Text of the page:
Facebook is a great platform for sharing family photos, connecting with old friends and watching hours of cat videos. How do you use it when things aren’t perfect, though? Like when you’re going through a divorce?

To Facebook or not to Facebook

Even though social media has become increasingly integrated into our daily lives, you always have the choice to log off. If you’re going through a particularly tricky divorce, maybe it’s best to opt out for a while. If you think Facebook isn’t good for your mental health right now or you might end up saying something you shouldn’t, remember it will all still be there when you decide you’re ready to sign back on.

Announcing your divorce

Though it’s certainly not a requirement, some people decide to tell everyone about their divorce at once through a Facebook post. This can be effective, but also very tricky. If you decide to make a post, the best practice is to keep is somber, succinct and respectful.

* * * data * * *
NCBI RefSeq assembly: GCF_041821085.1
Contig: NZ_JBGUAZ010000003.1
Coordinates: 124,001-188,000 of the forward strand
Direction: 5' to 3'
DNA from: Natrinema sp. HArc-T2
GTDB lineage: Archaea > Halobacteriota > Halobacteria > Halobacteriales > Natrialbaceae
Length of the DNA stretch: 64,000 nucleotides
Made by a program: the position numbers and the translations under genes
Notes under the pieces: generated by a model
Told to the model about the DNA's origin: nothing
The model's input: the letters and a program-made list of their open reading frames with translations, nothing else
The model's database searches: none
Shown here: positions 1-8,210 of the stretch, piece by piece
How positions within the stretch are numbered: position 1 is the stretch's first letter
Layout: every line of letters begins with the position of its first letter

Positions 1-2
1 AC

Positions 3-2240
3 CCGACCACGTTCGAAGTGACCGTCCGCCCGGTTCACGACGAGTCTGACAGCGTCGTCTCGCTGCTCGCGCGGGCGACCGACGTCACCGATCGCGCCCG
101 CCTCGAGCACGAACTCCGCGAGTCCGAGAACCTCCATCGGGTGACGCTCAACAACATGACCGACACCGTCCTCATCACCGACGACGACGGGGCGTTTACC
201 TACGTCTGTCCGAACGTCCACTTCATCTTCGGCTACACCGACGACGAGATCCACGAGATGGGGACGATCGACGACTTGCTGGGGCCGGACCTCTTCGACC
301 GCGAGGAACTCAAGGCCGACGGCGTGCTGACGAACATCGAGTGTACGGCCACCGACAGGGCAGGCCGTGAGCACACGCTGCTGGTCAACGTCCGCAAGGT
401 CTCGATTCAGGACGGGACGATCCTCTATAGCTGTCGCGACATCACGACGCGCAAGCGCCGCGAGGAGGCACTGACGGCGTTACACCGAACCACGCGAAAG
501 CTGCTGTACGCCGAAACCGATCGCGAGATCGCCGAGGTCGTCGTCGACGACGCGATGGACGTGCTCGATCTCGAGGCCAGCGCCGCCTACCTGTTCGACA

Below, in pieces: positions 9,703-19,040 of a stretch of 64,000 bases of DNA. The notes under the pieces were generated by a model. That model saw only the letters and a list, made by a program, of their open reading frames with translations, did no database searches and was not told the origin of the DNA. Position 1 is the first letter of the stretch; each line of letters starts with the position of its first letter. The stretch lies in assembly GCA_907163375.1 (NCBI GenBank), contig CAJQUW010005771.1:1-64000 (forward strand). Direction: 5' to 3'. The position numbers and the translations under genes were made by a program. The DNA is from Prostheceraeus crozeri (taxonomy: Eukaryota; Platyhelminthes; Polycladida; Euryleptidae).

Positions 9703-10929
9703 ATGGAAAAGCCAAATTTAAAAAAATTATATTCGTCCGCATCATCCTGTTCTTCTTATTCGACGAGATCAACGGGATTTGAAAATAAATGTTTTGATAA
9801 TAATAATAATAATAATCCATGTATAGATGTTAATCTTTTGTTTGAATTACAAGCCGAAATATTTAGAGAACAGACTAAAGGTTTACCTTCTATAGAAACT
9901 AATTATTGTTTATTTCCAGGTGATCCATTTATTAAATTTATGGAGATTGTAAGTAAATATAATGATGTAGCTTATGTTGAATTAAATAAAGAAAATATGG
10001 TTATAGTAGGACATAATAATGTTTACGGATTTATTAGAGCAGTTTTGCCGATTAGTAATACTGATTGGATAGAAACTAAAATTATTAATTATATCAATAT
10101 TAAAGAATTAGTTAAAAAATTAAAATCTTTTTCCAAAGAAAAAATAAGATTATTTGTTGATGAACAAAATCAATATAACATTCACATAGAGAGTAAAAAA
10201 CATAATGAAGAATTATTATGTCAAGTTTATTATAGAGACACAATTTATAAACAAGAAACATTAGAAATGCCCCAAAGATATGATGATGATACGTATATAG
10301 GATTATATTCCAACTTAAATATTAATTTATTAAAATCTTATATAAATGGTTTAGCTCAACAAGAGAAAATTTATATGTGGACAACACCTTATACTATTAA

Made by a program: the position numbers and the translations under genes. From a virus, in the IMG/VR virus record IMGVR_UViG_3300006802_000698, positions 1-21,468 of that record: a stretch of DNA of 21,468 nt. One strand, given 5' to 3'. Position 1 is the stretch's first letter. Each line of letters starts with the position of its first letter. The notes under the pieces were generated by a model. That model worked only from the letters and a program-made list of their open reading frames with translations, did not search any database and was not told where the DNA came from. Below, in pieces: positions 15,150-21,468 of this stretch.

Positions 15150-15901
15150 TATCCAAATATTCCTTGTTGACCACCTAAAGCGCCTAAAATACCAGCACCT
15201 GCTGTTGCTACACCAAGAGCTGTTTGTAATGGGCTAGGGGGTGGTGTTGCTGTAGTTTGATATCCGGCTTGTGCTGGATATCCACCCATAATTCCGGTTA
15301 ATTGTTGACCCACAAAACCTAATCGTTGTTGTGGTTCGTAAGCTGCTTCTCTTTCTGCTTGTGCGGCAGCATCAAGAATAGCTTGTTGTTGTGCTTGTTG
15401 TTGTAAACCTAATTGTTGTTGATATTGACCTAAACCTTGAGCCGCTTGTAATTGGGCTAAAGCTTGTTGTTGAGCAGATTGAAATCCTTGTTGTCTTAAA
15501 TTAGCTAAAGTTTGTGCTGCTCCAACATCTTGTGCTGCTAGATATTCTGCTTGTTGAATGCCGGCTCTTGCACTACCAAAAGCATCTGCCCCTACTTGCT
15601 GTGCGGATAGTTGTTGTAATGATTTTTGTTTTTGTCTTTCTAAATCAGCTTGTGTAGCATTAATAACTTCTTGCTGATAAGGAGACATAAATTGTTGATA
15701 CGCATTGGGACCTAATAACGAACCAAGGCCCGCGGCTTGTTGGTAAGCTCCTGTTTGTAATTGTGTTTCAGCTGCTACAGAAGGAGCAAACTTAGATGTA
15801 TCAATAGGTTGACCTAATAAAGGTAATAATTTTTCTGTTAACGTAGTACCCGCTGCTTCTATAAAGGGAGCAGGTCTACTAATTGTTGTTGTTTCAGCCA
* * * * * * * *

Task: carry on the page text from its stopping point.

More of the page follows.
Social media don’ts

Don’t put anything on the internet that you wouldn’t say in person to your ex or their lawyer. Emails, texts and social media activity are there forever, even when you delete them. They can also be used as evidence in court. Remember that it’s not just your friends who can see your posts, but hundreds of friends of your friends.

Don’t air out any dirty laundry online. However tempting it may be to trash your ex on Facebook, it’s not worth the support you might get. It can add to tensions and invites hundreds of your closest acquaintances into your divorce. Especially if you have kids, putting your personal conflicts in such a public setting is not a good idea.

Social media is a wonderful tool for connecting with others, but it’s tricky to navigate in emotionally charged situations like divorce. With divorce looking on the horizon, it might be wise to eschew social networking sites and choose to have private, face-to-face conversations when necessary. Putting heated, negative comments into a post, status update or even email can have disastrous effects on the course of your divorce.